circumvent the misbehavior reporter node. When the destination node receives an MRA packet, it searches its local knowledge base and compares if the reported packet was received. If it is already received, then it is safe to conclude that this is a false misbehavior report and whoever generated this report is marked as malicious. Otherwise, the misbehavior report is trusted and accepted.By the adoption of MRA scheme, EAACK is capable of detecting malicious nodes despite the existence of false misbehaviour report.

        3. Digital Signature

    As discussed before, EAACK is an acknowledgment-based IDS. All three parts of EAACK, namely, ACK, S-ACK, and MRA, are acknowledgment-based detection schemes. They all rely on acknowledgment packets to detect misbehaviors in the network. Thus, it is extremely important to ensure that all acknowledgment packets in EAACK are authentic and untainted.Otherwise, if the attackers are smart enough to forge acknowledgment packets, all of the three schemes will be vulnerable.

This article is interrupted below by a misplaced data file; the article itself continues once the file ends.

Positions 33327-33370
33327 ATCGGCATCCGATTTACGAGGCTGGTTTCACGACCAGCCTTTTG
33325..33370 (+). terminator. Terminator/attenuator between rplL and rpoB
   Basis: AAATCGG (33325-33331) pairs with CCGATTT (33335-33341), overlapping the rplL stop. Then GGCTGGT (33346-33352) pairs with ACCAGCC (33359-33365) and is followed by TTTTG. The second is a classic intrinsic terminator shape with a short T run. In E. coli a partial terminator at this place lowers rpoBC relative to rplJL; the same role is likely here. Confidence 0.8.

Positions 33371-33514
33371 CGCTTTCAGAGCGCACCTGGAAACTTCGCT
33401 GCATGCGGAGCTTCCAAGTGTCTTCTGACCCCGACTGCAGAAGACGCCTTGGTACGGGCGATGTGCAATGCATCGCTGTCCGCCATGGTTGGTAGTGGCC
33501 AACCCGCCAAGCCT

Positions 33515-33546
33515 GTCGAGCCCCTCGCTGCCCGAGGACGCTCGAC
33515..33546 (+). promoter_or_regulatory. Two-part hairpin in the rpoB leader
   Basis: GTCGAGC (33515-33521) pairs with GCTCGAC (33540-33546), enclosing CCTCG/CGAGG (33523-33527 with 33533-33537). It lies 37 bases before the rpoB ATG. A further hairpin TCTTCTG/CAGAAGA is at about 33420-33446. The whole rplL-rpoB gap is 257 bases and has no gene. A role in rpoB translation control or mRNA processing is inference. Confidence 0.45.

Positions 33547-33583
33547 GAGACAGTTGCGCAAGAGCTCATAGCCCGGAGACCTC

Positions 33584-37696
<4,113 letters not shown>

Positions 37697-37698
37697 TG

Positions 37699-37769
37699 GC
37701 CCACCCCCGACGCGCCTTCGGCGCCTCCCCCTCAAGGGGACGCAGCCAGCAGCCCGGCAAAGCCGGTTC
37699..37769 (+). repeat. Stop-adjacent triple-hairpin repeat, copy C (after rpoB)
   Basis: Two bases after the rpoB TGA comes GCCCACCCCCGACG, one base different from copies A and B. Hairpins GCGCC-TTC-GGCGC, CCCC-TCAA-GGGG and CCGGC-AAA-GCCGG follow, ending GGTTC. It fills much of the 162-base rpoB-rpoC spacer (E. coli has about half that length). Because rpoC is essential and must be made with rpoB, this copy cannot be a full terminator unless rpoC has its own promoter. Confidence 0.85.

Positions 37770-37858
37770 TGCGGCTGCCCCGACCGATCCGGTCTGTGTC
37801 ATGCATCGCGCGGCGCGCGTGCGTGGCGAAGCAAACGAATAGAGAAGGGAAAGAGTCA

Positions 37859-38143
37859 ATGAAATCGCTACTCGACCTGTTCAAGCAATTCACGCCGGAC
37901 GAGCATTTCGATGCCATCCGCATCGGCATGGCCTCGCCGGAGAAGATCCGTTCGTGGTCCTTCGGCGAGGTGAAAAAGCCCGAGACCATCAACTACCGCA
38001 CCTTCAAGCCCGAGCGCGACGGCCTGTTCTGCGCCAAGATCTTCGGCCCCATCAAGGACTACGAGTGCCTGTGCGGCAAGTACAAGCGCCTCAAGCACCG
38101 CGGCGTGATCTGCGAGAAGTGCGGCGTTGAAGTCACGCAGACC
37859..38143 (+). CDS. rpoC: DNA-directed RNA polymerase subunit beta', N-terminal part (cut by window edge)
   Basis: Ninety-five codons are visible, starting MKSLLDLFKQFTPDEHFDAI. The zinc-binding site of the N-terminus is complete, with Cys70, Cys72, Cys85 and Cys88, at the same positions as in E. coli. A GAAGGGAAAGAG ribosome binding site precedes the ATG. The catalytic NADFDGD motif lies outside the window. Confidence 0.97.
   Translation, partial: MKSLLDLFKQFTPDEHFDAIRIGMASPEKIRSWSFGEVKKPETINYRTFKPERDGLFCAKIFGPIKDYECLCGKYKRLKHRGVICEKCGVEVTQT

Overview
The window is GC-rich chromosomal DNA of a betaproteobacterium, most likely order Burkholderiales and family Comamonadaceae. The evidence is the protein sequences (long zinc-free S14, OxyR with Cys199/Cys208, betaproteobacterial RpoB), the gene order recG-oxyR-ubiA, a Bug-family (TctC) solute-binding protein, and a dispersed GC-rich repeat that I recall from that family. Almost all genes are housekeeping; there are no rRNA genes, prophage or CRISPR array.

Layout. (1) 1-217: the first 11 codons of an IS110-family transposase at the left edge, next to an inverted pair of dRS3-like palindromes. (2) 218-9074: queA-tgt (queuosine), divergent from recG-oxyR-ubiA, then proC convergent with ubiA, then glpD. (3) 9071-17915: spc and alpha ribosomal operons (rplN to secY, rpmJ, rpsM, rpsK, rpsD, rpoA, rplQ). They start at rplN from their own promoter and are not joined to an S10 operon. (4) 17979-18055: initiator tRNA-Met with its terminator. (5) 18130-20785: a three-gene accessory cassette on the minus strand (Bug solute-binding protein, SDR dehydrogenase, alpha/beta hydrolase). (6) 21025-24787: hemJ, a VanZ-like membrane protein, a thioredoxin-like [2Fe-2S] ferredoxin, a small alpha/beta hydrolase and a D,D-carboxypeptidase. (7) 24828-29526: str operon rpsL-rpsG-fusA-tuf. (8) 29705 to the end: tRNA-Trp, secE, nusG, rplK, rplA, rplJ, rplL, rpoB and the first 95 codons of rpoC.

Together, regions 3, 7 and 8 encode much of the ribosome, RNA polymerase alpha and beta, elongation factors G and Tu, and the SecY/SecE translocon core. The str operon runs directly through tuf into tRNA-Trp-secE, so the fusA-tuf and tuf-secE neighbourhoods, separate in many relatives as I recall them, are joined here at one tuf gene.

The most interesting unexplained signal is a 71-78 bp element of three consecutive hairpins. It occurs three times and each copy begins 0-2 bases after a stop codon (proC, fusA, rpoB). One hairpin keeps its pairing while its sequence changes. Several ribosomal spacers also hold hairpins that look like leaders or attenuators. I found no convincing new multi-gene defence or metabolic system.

In this section, we concentrate on describing our simulation environment and methodology as well as comparing performances through simulation result comparison with Watchdog, TWOACK, and EAACK schemes.

      1. Simulation Methodologies

        To better investigate the performance of EAACK under different types of attacks, we propose three scenario settings to simulate different types of misbehaviors or attacks.

        Scenario 1: In this scenario, we simulated a basic packet dropping attack. Malicious nodes simply drop all the packets that they receive. The purpose of this scenario is to test the performance of IDSs against two weaknesses of

        Watchdog, namely, receiver collision and limited transmission power.

        Scenario 2: